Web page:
As part of a two-part overseas coverage special, Ewha Voice visited Tokyo to see what is being done in Japan in opposition to the recent Korea-Japan Agreement and in favor of the “comfort women” victims. In the previous issue, Ewha Voice focused on Japanese historian Yoshimi Yoshiaki who believes that his country has yet to offer a proper apology and adequate compensation for its past crimes. In order to branch out to the wider Japanese society, this issue will shed light on the movements of Japanese students and civil organizations regarding the ongoing history of “comfort women.”
Obstacles to spreading truth about “comfort women”
Working for the solution of the “comfort women” issue in Japan is accompanied by many hardships. One of the major obstacles is the threat posed by right-wing extremists in Japan. Ikeda Eriko, director of Women’s Active Museum on War and Peace (WAM) in Tokyo, has received their verbal threats ever since she began filming documentaries on “comfort women” for the NHK(Japan Broadcasting Corporation). In 2008, about 40 right-wing extremists gathered in front of the WAM museum and hurled invectives toward the building, calling the museum an “unforgivable anti-Japan den.”
“Fortunately, they have never gone further than verbal threats so far, and have never actually posed physical assault,” Ikeda said. “Still, I have advised the museum staff never to stay in the building alone, just in case.”
Yang Jin-ja, head of the National Act on Solving the “Comfort Women” Issue (NASCI), shares a similar experience. In 2011, in remembrance of the 1000th Wednesday Demonstration, NASCI brought together 1,300 people who stood hand in hand to make a human chain round Japanese Ministry of Foreign Affairs (MOFA) building in Tokyo as a symbolic gesture that the citizens of Japan were not turning a blind eye to the issue. During this demonstration, right-wing extremists formed an outer ring around the MOFA building and shouted insults at the peaceful demonstrators. Fortunately, there was no physical harm done to the NASCI.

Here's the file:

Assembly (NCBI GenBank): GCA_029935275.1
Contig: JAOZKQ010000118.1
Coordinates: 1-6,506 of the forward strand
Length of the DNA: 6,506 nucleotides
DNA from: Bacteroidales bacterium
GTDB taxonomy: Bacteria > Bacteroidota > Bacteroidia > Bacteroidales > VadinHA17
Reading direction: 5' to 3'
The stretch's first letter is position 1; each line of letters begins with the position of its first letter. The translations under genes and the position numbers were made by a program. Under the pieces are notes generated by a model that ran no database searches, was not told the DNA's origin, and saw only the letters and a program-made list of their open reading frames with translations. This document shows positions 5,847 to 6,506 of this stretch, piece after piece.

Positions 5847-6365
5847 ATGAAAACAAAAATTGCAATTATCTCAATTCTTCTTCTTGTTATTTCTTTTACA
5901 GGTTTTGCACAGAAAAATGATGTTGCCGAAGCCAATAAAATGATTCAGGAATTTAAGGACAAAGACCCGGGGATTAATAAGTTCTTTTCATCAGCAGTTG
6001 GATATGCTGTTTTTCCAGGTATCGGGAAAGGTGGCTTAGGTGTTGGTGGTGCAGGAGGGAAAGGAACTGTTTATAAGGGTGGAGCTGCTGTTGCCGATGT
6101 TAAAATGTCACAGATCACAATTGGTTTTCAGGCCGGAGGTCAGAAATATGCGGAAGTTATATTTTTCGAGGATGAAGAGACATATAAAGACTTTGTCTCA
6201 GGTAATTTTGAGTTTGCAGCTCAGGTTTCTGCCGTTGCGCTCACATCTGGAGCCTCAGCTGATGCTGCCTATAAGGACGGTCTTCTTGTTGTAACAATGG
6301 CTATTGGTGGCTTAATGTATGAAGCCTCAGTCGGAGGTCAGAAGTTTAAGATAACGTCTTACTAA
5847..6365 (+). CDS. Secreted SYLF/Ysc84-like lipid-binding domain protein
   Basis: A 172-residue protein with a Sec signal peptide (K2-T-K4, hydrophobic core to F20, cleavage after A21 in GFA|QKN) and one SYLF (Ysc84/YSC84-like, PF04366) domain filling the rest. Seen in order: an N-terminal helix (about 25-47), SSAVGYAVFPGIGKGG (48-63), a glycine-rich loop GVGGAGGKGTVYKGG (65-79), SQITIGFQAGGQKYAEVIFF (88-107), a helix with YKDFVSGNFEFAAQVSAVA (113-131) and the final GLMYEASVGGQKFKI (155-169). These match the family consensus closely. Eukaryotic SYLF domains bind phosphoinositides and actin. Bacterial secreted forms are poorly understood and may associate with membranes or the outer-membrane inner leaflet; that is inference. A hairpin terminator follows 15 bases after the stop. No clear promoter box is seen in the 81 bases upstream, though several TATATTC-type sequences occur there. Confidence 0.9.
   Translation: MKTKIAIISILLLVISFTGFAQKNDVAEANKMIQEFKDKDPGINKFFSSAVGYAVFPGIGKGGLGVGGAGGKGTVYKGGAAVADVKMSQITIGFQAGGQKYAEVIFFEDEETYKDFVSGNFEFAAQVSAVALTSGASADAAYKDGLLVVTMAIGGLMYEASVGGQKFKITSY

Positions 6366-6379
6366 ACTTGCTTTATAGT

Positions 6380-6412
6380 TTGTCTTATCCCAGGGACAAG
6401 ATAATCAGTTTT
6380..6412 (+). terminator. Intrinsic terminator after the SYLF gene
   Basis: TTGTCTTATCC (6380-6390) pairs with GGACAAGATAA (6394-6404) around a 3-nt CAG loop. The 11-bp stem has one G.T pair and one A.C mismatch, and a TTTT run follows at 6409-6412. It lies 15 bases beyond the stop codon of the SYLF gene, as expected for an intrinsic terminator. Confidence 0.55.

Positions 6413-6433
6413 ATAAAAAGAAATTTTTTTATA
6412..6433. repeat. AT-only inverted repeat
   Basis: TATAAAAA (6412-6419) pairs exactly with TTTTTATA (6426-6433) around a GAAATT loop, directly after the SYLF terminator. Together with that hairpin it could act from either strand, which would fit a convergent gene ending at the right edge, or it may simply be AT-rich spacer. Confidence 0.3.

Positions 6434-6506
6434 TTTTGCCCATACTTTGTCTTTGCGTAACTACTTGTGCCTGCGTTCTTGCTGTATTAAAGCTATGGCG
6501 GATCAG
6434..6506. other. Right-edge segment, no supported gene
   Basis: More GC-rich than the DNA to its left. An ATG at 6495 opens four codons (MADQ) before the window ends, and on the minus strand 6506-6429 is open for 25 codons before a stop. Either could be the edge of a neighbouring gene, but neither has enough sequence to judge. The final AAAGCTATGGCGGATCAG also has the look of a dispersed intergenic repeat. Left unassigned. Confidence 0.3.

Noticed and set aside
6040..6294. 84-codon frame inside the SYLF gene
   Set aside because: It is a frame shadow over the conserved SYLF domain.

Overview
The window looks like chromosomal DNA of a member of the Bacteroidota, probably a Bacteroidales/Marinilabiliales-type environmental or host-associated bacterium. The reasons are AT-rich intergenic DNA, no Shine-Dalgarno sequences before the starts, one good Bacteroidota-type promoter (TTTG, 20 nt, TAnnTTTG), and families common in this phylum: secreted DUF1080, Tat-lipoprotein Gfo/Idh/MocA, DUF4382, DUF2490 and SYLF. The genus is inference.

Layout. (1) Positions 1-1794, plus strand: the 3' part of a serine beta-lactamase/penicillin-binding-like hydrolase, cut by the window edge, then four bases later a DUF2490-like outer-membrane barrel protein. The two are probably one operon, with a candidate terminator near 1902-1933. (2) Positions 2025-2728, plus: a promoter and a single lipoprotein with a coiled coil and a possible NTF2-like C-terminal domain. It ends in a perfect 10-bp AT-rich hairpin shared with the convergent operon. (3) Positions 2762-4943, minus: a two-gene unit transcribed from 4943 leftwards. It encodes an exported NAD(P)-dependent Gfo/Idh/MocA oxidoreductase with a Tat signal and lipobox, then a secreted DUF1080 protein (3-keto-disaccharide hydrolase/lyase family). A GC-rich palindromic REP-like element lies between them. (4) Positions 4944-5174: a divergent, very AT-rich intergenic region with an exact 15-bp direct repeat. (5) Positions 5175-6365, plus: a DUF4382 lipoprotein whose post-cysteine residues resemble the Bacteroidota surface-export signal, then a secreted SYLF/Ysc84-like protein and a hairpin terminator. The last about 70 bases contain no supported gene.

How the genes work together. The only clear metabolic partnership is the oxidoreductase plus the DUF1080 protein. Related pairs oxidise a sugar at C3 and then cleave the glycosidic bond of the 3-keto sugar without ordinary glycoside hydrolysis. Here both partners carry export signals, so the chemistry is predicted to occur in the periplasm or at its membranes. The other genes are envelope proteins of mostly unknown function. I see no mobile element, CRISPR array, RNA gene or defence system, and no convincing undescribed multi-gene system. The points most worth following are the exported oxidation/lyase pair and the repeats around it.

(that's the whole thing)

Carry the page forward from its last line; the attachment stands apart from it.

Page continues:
“The police officers stood between us and them to keep things from getting too rough,” Yang explained. “They threw loud verbal assaults at us behind the police line.”
Extremist threats are not the only hardship that the citizens on the side of the “comfort women” victims face. Due to lack of appropriate education on this issue in the Japanese history curriculum, majority of the Japanese young generation is ignorant on the matter. Scraps of information that they are able to glean mostly come from the Internet, where there is often an overload of misleading information. Also, the Japanese media often portrays the “comfort women” issue as a purely political matter, misleading students to think of the issue as Korean government’s anti-Japanese movement.
“When I tell students about the truth of the ‘comfort women,’ they are very surprised to find out that it is a matter that is concerned with victims and assailants and not just a political intrigue,” Yang said, who also teaches in universities as a part-time instructor. “In most cases, students are completely uninterested in the issue. Also, when they do bother to find out more about it, they accept the issue as it is portrayed in the mainstream Japanese media: a political strategy that the Koreans are taking to bully the Japanese government.”
However, not all students are so falsely informed. Thanks to the continuous efforts of people like Ikeda, Yang, and some students accurately educated on Japanese modern history, many university students have come to know the truth about the “comfort women.” Still, even these students find it hard to talk to their friends about the issue in everyday circumstances.
“I avoid discussing ‘comfort women’ with friends who are not interested in the matter, for I think it could cause discord between us,” said Umegaki Midori, a senior of Waseda University.
Threats from right extremists and ignorance of the young generation thus remain as a big problem for those on the side of the “comfort women” victims.